Title:
Film detection apparatus for detecting organic film formed on printed circuit board, inspection system, and method of inspecting printed circuit board
Kind Code:
A1


Abstract:
Functional elements including a data processing part and a detection part are implemented by a computer. The data processing part accepts inputs including threshold information obtained by experiment from an acceptable printed circuit board and a sample printed circuit board and information for identifying an inspection region to generate characteristic data and inspection region data. The detection part references the inspection region data to thereby select pixels corresponding to the inspection region among the pixels constituting captured image data about a printed circuit board to be inspected. The detection part then calculates a measured value from the pixel values of the selected pixels to compare the calculated measured value with a threshold value included in the characteristic data, thereby detecting an organic film in accordance with a result of the comparison. This reduces burdens on an operator during the inspection of the printed circuit board for the organic film to achieve the high-precision inspection.



Inventors:
Fujiwara, Nariaki (Kyoto, JP)
Application Number:
11/190876
Publication Date:
02/02/2006
Filing Date:
07/28/2005
Assignee:
DAINIPPON SCREEN MFG. CO., LTD.
Primary Class:
International Classes:
G06K9/00
View Patent Images:



Primary Examiner:
DULANEY, KATHLEEN YUAN
Attorney, Agent or Firm:
MCDERMOTT WILL & EMERY LLP (600 13TH STREET, N.W., WASHINGTON, DC, 20005-3096, US)
Claims:
What is claimed is:

1. A film detection apparatus for detecting an organic film formed on a printed circuit board formed with a pattern, said film detection apparatus comprising: a storage element for previously storing characteristic information serving as a reference; a holding element for holding an objective printed circuit board to be inspected; an illumination element for directing illuminating light onto said objective printed circuit board held by said holding element; an image capturing element for capturing an image of said objective printed circuit board irradiated with said illuminating light to provide two-dimensional image data; a detection element for detecting said organic film based on said image data provided from said image capturing element and said characteristic information stored in said storage element; and an output element for outputting a result of the detection of said detection element to an operator.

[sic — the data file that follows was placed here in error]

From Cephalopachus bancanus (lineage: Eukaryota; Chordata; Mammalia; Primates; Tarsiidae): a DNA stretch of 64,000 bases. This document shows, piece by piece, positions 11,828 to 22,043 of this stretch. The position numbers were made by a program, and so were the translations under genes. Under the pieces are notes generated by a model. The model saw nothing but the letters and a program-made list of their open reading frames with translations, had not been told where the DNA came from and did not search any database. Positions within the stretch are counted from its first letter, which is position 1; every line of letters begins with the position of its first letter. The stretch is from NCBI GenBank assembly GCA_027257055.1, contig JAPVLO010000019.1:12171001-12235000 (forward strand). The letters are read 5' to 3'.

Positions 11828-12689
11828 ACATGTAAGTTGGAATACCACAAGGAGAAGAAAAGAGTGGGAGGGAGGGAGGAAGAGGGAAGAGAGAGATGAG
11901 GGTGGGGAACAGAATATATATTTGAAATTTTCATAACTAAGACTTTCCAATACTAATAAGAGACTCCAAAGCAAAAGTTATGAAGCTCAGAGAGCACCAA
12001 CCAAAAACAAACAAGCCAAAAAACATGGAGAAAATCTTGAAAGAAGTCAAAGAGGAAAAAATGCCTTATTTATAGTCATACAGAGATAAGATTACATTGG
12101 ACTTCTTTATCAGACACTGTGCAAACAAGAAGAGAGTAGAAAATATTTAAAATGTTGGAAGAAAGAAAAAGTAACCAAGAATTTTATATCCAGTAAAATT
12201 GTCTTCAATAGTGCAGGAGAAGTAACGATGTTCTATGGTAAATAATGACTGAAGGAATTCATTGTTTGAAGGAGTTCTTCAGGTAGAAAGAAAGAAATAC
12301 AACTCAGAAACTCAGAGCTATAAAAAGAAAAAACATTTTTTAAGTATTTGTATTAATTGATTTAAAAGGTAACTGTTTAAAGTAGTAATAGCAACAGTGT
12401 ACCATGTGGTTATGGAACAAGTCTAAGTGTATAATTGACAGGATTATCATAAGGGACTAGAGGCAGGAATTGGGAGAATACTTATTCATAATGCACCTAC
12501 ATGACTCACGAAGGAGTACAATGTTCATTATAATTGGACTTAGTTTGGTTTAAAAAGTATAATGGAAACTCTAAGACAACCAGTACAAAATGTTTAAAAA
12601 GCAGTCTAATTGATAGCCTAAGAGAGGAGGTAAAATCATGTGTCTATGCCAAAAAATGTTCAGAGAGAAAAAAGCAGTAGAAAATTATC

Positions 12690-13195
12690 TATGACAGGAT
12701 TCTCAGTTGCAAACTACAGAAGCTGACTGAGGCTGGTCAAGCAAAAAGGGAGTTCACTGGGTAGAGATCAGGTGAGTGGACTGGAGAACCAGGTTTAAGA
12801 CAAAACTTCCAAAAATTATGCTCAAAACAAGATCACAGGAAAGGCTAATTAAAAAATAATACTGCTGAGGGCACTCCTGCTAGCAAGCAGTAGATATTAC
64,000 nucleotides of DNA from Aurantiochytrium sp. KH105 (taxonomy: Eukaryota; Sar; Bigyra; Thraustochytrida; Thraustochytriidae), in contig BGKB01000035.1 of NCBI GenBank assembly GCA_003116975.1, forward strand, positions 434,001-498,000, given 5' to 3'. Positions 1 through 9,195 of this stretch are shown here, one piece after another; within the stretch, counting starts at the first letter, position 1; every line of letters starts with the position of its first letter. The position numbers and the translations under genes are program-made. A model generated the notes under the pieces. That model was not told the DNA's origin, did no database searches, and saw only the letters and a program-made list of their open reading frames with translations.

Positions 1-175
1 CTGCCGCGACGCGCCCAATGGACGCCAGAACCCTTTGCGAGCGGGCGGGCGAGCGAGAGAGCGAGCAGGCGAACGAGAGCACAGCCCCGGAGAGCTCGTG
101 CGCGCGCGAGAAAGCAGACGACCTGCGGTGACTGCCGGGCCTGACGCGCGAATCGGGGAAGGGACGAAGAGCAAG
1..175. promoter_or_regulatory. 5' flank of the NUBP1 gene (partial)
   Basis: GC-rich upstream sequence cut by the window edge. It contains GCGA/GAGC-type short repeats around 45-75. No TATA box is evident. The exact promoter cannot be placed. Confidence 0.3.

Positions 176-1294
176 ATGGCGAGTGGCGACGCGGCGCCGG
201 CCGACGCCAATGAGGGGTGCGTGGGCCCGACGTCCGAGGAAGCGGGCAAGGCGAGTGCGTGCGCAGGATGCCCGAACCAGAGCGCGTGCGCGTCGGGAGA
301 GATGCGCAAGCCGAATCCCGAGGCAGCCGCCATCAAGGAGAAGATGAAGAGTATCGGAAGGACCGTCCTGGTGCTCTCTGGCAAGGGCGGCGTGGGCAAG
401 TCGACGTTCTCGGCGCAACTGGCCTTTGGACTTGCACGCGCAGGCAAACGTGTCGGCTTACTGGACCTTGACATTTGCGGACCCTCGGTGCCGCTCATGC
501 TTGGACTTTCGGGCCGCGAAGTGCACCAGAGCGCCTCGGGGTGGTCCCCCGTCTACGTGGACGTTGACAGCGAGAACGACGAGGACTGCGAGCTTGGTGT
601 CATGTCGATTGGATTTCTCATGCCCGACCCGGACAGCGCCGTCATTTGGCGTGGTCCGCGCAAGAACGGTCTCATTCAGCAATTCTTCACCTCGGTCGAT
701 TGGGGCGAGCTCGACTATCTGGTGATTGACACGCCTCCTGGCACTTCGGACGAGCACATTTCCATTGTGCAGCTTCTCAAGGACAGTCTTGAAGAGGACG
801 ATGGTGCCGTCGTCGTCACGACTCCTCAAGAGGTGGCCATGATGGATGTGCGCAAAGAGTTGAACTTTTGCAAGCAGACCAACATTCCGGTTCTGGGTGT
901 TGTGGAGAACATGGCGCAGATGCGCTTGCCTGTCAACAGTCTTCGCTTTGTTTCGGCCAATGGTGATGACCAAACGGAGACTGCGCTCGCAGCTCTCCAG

2. The film detection apparatus according to claim 1, wherein said detection element compares pixel values of predetermined pixels included in said image data or a measured value calculated from said pixel values with a predetermined threshold value included in said characteristic information to detect said organic film in accordance with a result of the comparison.

3. The film detection apparatus according to claim 2, wherein said detection element detects said organic film based on only a pixel value for light of a predetermined wavelength.

4. The film detection apparatus according to claim 2, further comprising a specification element for specifying an inspection region of said objective printed circuit board, wherein said image capturing element captures the image so that said inspection region specified by said specification element is included in said image data, and wherein said detection element calculates the sum or the average of the pixel values of said predetermined pixels, said predetermined pixels being pixels corresponding to said inspection region among all pixels included in said image data.

5. The film detection apparatus according to claim 2, wherein said detection element measures the thickness of the detected organic film in accordance with said pixel values or said measured value.